Before starting out on any route, read these few rules carefully to make the most of your walks in the Langhe:
- Respect your gait, find your pace and follow it, don’t overdo it, it must be a nice day, full of fun and relaxation. No exaggeration!
- Check the weather forecast, don’t be caught off guard… 😉
- Find out about the itinerary, if you’re not sure where to go, hire a guide or go on an organised hike (so you don’t have to think about anything at all!).
- Pack your rucksack, yes to water, snacks to nibble on along the way, sun protection, no to items that only create unnecessary weight (remember that you will have to keep your rucksack on your shoulders until the end of the route…)
- Use comfortable shoes, choose a good pair, comfort is the watchword!
- Throw your rubbish downstream, don’t leave traces behind, respect nature and the environment 😉
Now you are ready to put on your shoes, load your backpack on your shoulders and start one of the Langhe walks, get to the top of a hill in our beautiful Langhe and shout “Viva La Vita e Viva le Langhe!!!”
Walking in the Langhe with children
Are the Langhe suitable for walks with children? Yes, why not? All you have to do is choose the right itinerary, after having assessed how much they want to walk and their age.
Suitable for prams: There are some beautiful routes that can also be walked with a pram. One that I would recommend if you have come to La Morra and that might appeal to children is the one that takes you to the Barolo Chapel. Starting from the Belvedere of La Morra, you will reach the Cappella del Barolo, following a path that is partly unpaved and a bit bumpy, but that can be done with a pram.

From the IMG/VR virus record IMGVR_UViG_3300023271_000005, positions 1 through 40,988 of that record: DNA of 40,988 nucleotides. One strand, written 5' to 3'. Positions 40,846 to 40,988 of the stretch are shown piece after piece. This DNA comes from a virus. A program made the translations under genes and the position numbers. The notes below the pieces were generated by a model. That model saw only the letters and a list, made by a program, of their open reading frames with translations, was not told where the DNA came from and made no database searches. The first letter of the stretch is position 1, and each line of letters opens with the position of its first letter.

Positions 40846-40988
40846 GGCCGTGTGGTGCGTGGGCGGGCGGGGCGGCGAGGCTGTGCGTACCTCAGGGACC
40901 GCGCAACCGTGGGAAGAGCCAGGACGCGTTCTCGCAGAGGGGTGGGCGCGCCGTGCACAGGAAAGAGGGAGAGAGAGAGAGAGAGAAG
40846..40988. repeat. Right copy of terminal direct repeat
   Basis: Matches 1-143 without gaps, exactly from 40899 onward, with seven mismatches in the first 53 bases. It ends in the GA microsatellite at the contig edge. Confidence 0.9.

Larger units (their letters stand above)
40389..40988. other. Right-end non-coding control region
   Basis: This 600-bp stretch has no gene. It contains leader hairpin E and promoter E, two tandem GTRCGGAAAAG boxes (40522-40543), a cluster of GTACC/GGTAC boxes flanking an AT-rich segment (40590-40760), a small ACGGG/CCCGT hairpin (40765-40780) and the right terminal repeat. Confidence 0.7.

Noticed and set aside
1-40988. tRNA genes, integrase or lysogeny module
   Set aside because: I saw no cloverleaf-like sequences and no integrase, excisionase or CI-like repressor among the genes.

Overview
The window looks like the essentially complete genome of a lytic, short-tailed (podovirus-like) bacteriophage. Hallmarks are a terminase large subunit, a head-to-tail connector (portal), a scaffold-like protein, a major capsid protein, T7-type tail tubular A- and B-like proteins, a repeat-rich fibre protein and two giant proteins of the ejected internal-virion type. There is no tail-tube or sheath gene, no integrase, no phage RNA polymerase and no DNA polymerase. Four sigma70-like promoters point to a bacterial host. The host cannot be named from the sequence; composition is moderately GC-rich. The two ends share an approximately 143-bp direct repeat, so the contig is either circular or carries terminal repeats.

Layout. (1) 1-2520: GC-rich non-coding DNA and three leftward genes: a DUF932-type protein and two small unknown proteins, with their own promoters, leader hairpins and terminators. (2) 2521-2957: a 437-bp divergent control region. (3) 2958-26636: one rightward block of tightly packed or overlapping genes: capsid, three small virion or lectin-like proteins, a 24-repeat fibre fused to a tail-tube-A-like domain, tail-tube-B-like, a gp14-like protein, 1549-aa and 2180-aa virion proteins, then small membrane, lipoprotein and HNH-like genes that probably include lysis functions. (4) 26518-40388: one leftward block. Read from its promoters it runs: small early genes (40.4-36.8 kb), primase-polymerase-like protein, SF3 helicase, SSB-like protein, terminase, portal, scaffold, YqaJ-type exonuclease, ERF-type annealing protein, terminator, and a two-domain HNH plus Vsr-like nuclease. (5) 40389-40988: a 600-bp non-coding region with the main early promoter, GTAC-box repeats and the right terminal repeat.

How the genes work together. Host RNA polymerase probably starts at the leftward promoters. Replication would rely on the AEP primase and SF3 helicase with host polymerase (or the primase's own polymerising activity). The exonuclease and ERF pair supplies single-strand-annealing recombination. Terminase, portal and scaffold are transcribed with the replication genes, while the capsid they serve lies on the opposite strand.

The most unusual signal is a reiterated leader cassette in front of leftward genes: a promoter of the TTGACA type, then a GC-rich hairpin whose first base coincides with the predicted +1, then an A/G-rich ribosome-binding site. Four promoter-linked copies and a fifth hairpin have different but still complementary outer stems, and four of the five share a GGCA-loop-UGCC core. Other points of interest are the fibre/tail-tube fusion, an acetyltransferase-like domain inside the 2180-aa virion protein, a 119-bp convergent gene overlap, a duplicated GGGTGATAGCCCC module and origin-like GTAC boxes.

If, on the other hand, you want to see the Cedar of Lebanon, it will be even easier. You will see that after reaching this car park and going down a short piece of tarmac road you can easily go to the Cedar. You will not be able to go right under the Cedar because it has been closed to prevent vandals from ruining this monumental tree!
Suitable for older children: If your children are older and are walkers, you can tackle some nice 8-9 km walks with them and you with a not too demanding height difference. The Acino path around Guarene, the Rocca dei Sette Fratelli path around Barbaresco, or around La Morra to see both the Cappella and the Cedro. If you want, you can already get some ideas on this page about trekking, where you will also find indications of the kilometres to cover!
If, on the other hand, your “children” are teenagers with a desire to walk, then any trail in the Langhe will be enjoyable for them. Nothing could be nicer than to create a group of families and friends with teenagers and face the map on your mobile phone that will take you to your destination! Our maps and itineraries always have an end prize.